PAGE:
It was the task of former Schenectady mayor, Brian U. Stratton, now director of the state’s canal corporation, to explain governor Andrew Cuomo’s new Tax-Free NY proposal to a Stone Ridge audience of about 40 persons, about half connected to Ulster County Community College, on this past rainy Monday morning. His assignment, Stratton said, was to explain how the state could use “the inherent strengths of its higher-education institutions to further economic development.”
Using a slide show that had been provided to him in Albany, he started with four propositions: A new economy is growing because of higher education. The state has a tremendous asset in SUNY. There is positive synergy between academia and entrepreneurial activity. And businesses are attracted to lower-tax communities.
From these premises Stratton came up with a conclusion: The state should pass legislation so that New York’s higher-education campuses could provide tax-free environments for appropriate technology-based businesses moving into the state or for businesses formed in the state creating new jobs. The plan proposes that each SUNY school north of Westchester County would be able to provide up to 200,000 square feet of space for economic development on campus or in a square mile around it. Private colleges and 20 state-owned sites would also participate.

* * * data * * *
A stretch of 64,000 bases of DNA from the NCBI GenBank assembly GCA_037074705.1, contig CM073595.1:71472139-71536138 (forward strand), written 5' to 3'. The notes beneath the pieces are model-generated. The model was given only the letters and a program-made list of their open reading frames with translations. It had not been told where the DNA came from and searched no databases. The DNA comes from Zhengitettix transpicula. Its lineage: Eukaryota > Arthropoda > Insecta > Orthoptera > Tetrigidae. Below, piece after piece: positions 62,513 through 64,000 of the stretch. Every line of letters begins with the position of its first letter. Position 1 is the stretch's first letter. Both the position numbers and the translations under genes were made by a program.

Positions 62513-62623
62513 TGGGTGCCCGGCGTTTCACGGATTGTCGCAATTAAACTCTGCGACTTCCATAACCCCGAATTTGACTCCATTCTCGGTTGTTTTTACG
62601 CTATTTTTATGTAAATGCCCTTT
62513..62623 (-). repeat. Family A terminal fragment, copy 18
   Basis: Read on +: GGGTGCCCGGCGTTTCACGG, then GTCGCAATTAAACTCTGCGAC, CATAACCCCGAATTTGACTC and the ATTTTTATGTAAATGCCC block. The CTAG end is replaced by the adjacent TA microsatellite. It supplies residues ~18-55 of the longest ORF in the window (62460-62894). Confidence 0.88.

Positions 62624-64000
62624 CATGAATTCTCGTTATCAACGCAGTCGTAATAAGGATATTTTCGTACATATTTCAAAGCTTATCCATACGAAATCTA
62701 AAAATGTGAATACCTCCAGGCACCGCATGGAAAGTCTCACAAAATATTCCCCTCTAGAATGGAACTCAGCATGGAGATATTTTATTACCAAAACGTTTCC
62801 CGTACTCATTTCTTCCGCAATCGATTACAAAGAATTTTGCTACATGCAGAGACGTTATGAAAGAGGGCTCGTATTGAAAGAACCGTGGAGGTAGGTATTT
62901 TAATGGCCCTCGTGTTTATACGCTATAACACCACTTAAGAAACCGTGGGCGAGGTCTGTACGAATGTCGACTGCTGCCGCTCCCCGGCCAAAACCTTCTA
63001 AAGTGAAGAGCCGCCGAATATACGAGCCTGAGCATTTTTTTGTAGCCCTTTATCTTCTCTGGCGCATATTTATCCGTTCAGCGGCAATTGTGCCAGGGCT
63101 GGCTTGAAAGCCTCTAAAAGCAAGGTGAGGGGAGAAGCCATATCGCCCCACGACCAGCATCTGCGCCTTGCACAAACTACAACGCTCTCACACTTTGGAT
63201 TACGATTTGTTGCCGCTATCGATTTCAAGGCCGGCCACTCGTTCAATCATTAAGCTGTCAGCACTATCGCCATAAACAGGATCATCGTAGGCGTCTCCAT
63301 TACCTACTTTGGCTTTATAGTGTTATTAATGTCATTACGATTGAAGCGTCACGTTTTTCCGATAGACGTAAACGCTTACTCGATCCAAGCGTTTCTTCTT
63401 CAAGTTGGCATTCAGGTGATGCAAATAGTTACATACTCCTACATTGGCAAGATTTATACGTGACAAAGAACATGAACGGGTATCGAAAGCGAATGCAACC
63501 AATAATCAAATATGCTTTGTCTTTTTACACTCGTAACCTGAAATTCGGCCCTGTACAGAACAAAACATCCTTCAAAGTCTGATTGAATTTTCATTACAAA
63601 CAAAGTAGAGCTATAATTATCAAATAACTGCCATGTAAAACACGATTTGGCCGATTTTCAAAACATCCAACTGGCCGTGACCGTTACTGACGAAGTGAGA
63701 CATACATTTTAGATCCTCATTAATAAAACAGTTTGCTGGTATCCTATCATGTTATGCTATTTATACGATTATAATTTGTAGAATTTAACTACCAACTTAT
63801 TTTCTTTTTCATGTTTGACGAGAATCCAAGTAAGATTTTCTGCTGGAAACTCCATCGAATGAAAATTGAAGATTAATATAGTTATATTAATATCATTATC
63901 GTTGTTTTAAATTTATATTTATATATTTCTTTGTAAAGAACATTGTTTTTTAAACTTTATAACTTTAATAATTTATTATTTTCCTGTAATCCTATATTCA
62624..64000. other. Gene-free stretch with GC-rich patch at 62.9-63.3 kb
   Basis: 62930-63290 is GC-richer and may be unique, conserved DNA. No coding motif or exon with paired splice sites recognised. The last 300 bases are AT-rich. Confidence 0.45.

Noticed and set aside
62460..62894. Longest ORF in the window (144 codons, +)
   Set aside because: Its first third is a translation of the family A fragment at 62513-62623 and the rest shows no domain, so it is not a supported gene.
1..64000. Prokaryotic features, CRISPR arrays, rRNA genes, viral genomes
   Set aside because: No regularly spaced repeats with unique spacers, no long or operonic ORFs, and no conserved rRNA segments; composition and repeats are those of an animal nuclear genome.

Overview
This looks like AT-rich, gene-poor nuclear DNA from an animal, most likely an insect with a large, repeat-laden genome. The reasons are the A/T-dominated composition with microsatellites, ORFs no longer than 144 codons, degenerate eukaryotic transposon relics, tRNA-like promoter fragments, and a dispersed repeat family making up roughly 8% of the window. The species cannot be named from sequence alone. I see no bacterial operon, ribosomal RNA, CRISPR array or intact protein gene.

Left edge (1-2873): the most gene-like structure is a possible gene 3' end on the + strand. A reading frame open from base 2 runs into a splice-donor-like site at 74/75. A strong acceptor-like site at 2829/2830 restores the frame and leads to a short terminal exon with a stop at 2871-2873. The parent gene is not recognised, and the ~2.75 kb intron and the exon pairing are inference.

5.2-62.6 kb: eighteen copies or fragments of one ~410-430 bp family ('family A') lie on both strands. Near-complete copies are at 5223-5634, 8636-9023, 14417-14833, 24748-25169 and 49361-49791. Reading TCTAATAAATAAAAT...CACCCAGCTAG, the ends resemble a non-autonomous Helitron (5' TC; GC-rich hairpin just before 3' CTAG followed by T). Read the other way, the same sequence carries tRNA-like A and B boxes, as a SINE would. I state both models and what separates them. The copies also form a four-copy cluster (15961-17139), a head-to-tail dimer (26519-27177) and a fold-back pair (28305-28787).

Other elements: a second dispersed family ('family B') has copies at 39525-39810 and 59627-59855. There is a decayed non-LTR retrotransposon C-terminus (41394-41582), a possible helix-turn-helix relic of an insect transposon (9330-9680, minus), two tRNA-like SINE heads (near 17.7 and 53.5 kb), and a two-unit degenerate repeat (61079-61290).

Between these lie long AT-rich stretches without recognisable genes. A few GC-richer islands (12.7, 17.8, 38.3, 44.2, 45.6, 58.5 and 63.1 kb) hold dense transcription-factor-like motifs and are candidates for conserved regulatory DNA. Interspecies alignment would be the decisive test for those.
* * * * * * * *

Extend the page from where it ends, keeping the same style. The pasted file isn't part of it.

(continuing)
The proposal just happens to be the policy initiative announced by Cuomo on May 22. The governor, Stratton said, was currently involved in a process with the state legislature to get it passed.
Following the successful but very costly example of the new nanotechnology college in the Albany area, New York State has been trying to harness the technological strengths of the other state colleges and universities. Cuomo, Stratton explained, was now ready “to put all the pieces together.”